Accession Number:

ADA463518

Title:

An Initial Investigation of Factors Affecting Multi-Task Performance

Descriptive Note:

Final rept.

Corporate Author:

ARMY RESEARCH LAB ABERDEEN PROVING GROUND MD HUMAN RESEARCH AND ENGINEERING DIRECTORATE

Report Date:

2007-02-01

Pagination or Media Count:

48.0

Abstract:

This report presents the results of the first in a series of investigations designed to increase fundamental knowledge and understanding of the factors affecting multi-task performance in a military environment. The primary objective of this laboratory experiment was to measure and quantify the effects of individual differences on human performance in a multi-task environment. The secondary objective was to observe the effects of previous computer experience and practice and to determine which relationships, if any, exist between personality and self-efficacy traits and multi-task performance. In this study, each of 76 civilian and military participants completed a battery of questionnaires designed to gather information about individual differences. Included were a demographics questionnaire that solicited information regarding age, gender, vision and hearing, military service, and computer use and experience the Zuckerman-Kuhlman Personality Questionnaire Form III which identifies five components of personality in five subscales including activity, aggression-hostility, sociability, neuroticism-anxiety, and impulsive risktaking the polychronicity scale which measures the extent to which individuals prefer working on several tasks at once as opposed to working on only one task at a time and the Situational Self-Efficacy SSE scale which measures the participants level of confidence in their ability to do a task well. After completion of the questionnaires, multi-task performance was measured using SYNWORK Synthetic Work Environment, a computer-based synthetic work environment that runs on a personal computer or a laptop Elsmore, 1994. Participants were required to work simultaneously on four distinct tasks that were presented on a computer screen Sternberg memory, three-column addition, visual tracking, and signal discrimination. These tasks required continuous attention and involved memory, arithmetic processing, and visual and auditory monitoring.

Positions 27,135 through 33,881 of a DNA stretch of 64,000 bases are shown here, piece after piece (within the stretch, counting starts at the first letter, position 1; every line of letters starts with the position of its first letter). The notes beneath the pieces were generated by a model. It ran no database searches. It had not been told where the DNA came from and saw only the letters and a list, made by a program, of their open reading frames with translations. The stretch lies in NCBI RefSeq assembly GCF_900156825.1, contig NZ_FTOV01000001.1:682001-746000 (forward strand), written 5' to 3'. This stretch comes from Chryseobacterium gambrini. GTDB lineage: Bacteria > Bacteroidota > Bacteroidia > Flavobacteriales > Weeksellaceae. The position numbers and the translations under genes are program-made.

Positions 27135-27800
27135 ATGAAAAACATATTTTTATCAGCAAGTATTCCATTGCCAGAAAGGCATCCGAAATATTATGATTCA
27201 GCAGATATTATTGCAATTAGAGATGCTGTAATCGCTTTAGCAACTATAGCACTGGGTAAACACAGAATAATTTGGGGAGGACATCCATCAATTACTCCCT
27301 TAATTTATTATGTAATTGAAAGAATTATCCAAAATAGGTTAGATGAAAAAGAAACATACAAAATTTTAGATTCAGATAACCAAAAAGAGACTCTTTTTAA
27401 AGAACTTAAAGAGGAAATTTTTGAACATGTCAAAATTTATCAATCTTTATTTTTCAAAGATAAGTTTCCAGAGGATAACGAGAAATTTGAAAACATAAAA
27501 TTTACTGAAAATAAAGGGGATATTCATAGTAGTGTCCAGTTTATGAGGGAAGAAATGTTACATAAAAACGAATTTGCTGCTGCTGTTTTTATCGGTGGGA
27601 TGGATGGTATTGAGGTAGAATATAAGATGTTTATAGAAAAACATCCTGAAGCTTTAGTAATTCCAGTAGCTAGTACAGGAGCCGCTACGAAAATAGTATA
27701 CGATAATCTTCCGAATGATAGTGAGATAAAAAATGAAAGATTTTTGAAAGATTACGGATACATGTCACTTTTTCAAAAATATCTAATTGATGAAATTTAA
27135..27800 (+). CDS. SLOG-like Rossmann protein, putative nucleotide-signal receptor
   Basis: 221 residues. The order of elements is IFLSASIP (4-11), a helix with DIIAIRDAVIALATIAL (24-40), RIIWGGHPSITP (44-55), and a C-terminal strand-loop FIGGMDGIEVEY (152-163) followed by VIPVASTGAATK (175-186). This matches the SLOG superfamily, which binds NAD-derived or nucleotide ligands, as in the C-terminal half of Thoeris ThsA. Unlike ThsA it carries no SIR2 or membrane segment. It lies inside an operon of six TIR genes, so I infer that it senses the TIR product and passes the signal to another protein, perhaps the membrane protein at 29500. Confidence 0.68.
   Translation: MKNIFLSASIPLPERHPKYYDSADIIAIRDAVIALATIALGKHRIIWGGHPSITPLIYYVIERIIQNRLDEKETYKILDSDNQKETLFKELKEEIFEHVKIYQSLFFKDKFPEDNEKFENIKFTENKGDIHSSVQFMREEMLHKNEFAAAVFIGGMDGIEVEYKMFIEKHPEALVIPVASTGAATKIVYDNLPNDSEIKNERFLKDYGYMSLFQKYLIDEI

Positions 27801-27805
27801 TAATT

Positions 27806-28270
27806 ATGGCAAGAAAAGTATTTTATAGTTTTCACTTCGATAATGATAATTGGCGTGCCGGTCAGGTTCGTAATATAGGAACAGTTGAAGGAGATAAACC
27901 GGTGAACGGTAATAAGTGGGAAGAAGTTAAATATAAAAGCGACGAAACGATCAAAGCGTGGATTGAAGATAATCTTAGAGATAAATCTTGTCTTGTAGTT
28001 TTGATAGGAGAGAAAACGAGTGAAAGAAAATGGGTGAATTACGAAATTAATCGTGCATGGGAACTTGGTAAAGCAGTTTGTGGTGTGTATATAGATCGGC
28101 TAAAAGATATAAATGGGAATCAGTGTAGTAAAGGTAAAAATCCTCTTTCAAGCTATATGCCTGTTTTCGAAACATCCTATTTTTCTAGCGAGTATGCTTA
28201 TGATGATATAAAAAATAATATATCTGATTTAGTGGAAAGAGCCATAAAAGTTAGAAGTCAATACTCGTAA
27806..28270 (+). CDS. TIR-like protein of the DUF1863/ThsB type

Subject Categories:

  • Human Factors Engineering and Man Machine Systems

Distribution Statement:

APPROVED FOR PUBLIC RELEASE